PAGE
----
Sustainability Pillar #3: Documentation of key processes

Every Wednesday since the Department of Labor (DOL) released its new “fiduciary” rule on April 6, 2016, we have published a deep dive on one of the four pillars of a sustainable advisory business. Past posts have focused on the importance of having a manageable number of client households and product inventory control. This post focuses on documentation of key processes.

Documentation of key processes

The DOL’s new “fiduciary” rule will require a higher level of documentation of
  • the rationale for each client’s portfolio – to reflect the fiduciary best interest of the client
  • the ongoing services delivered to the client.
Although some advisors may bristle at having to comply with "mandatory business adjustments," we believe this documentation requirement has the potential to provide advisory firms with operational benefits, and also offer a mechanism to make their practice’s “secret sauce” tangible. Done properly, this exercise can provide tremendous benefits for growth. Broadly speaking, a financial advisor's value to their clients rests on two key components: the portfolio and the relationship. Successful advisors have typically demonstrated flawless execution of both components. Going forward, we believe that relationship depth will become even more important as robo-advisors absorb the traditional elements of "value," forcing traditional advisors to move up the value spectrum to maintain their competitive position. Advisors will find they need to:
  1. Know the client. (No, really know the client.)
  2. Deliver value through the lens of #1.

Client experience benchmark

Within the financial services industry, the term "benchmark" is typically associated with investment performance measurement. While benchmarks can be helpful in evaluating portfolio performance, many advisors anchor their value proposition and client experience on them. For instance, these advisors typically start meetings with a conversation about the client's statement or portfolio. However, as the industry evolves and financial advisors competitively shift their value proposition away from portfolio construction toward client goals and relationships, the key question becomes: what is the "benchmark" for the client experience? The aggregation of an advisory firm’s key processes represents the "operations manual" that documents the client experience. This implementation blueprint serves as the benchmark for the client experience. As the client experience becomes a growing competitive differentiator, key process documentation is quickly becoming an increasingly strategic area of focus for top advisory firms.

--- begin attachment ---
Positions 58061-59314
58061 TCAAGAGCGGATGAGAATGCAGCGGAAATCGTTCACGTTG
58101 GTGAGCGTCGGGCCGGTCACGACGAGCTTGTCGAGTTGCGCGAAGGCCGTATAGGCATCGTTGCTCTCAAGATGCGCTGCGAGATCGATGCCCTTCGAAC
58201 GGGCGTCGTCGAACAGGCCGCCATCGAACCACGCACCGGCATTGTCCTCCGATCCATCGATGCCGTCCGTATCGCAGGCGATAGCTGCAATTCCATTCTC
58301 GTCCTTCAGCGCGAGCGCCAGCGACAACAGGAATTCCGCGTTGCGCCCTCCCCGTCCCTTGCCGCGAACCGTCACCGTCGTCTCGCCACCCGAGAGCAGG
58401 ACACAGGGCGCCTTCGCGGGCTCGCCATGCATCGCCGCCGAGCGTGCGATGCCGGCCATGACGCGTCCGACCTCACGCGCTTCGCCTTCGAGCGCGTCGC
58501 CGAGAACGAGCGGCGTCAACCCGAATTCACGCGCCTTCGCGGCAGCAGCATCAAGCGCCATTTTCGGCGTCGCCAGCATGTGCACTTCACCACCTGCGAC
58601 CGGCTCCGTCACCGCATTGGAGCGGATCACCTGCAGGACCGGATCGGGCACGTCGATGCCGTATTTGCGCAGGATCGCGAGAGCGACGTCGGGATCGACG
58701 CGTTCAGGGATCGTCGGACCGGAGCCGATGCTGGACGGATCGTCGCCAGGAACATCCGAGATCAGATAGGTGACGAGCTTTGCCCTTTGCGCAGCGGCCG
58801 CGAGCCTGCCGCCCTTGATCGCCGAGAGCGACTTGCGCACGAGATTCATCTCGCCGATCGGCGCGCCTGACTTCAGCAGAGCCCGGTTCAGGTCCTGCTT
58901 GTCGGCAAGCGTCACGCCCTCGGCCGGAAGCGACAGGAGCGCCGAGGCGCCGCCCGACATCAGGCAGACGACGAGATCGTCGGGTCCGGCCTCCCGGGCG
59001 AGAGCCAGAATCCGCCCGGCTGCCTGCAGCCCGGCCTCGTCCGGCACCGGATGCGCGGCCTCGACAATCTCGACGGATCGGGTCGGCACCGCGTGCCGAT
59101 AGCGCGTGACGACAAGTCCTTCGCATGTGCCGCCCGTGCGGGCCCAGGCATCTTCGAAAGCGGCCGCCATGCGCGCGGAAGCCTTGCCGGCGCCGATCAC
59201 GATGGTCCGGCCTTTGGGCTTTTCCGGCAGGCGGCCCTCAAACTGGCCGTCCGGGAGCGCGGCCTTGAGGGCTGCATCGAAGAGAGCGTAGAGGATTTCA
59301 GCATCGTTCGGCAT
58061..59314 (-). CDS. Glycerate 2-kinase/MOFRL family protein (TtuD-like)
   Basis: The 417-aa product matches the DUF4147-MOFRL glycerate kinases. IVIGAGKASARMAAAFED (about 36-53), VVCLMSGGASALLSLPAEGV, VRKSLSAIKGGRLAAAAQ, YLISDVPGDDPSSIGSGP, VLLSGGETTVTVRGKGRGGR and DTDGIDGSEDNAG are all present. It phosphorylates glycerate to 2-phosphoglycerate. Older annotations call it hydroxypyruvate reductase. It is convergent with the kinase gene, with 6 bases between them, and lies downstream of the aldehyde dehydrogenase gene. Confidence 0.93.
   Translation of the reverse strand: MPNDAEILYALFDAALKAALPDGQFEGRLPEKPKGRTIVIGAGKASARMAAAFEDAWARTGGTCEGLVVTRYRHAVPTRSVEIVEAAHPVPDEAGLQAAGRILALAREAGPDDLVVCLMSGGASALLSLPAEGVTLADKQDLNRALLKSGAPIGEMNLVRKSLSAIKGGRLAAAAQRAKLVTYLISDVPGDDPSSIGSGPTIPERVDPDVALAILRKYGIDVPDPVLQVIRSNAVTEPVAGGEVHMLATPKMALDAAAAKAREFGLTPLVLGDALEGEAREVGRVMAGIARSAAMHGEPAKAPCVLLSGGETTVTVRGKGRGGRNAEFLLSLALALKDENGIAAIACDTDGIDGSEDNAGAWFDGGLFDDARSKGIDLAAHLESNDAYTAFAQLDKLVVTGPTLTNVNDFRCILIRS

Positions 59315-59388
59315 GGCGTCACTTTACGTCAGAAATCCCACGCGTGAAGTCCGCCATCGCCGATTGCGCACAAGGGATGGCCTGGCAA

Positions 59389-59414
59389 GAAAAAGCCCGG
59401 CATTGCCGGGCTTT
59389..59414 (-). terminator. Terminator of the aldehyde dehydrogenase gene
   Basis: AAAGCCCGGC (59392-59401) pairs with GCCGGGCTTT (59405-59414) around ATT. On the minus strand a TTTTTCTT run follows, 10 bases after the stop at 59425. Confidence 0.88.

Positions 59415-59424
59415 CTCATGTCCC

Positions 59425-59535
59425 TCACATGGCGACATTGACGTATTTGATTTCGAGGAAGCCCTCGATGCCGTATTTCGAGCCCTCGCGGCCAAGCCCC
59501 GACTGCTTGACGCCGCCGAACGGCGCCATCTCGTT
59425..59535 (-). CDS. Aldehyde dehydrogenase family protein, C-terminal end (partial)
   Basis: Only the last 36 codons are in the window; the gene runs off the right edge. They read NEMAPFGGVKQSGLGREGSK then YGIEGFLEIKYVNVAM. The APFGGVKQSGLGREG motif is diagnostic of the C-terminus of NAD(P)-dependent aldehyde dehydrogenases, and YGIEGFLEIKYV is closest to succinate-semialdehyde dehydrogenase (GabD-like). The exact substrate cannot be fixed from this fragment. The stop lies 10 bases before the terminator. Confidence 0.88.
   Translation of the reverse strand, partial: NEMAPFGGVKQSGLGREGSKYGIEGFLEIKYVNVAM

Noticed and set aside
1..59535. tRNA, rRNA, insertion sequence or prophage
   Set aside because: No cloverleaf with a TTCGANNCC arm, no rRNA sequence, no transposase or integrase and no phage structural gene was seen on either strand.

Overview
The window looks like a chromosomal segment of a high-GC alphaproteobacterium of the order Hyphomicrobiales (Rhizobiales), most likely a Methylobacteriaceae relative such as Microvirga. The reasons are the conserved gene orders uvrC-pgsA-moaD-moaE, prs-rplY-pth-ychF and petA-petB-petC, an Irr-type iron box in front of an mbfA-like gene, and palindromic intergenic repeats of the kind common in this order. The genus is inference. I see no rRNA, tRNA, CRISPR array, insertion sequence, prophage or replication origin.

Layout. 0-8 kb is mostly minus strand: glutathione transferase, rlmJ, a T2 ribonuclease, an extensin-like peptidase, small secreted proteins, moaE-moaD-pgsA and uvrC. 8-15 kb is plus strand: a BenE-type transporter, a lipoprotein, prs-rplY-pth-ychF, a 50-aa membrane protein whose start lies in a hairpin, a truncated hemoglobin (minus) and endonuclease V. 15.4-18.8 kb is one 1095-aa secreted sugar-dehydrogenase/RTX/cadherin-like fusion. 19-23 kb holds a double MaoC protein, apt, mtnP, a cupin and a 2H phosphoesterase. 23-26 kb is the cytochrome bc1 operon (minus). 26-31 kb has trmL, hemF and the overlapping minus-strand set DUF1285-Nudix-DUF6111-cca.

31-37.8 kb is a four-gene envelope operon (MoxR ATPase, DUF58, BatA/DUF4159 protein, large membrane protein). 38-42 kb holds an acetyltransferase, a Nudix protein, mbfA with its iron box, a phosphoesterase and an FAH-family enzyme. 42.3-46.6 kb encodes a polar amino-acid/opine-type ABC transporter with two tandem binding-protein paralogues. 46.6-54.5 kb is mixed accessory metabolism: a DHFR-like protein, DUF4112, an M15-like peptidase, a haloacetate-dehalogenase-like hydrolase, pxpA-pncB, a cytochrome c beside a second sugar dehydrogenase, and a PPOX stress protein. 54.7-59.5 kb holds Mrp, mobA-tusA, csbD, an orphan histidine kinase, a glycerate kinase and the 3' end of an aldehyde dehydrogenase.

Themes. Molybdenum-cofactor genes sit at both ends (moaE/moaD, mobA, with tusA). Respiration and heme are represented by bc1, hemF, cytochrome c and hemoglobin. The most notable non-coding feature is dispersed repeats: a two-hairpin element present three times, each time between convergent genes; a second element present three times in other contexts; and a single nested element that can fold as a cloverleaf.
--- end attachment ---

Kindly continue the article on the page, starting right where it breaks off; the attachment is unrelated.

"The Journey"

The ideal journey is the lifecycle advancement of prospect to client and then client into an advocate. In an industry that relies on trust, advocacy serves as the ultimate indication that the advisor is executing on the critical metric of client satisfaction. After all, satisfied clients send referrals. In our work with advisors, we've identified six key areas where the advisor needs to exhibit a high degree of execution while avoiding errors. These milestones reflect the key gates through which many successful advisors achieve above average growth. The advisor journey

The benefits of documenting key processes

Tedious as it may seem, documenting and continually optimizing key processes has several benefits:
  1. Reduce the number of errors By identifying areas that are critical for seamless execution, the organization is able to support those areas with methods of accountability (e.g., checklists, up-to-date CRM, etc.).
  2. Establish role clarity By identifying the key processes that drive the organization, the business is in a position to align personnel with the processes. Gaps in the client experience are effectively closed while areas of potential personnel overlap are largely remedied.
  3. Reduce key personnel risk One of the byproducts of establishing role clarity, in particular is that key personnel risk is reduced in two ways. On the one hand, staff may be less likely to leave the organization because they feel greater job satisfaction knowing their role and the corresponding definition of success. On the other hand, if a key person does decide to leave the firm, the process documentation reflects that individual’s tacit knowledge – thereby decreasing the impact of a team member’s departure.
  4. Potential for enhanced enterprise value of the firm. Detailed, written documentation of the key processes that make a firm successful has the potential to enhance the enterprise value of the firm because a new owner could relatively easily continue to deliver on the firm’s commitments to clients on the basis of the operations manual.
How can you implement? Creating and implementing comprehensive workflows involves 3 phases: discovery, documentation, optimization. Below is an example of this process applied to creating the ideal experience in a client’s first year with your firm. 3 phases of comprehensive workflow

What’s next

Be sure to check back next week for the final installment of our series on the four pillars of a sustainable advisory business:
  1. Manageable number of client households
  2. Product inventory control
  3. Documentation of key processes
  4. Optimized client experience and portfolios

The bottom line

Documenting key processes in response to the new DOL “fiduciary” rule may feel like an unrewarding, time-consuming assignment. However, creating an operations manual that documents your key processes, makes the “secret sauce” of your firm tangible, and establishes role clarity for your team can help deliver exceptional client service, enhance job satisfaction of your team members and increase the value of your firm.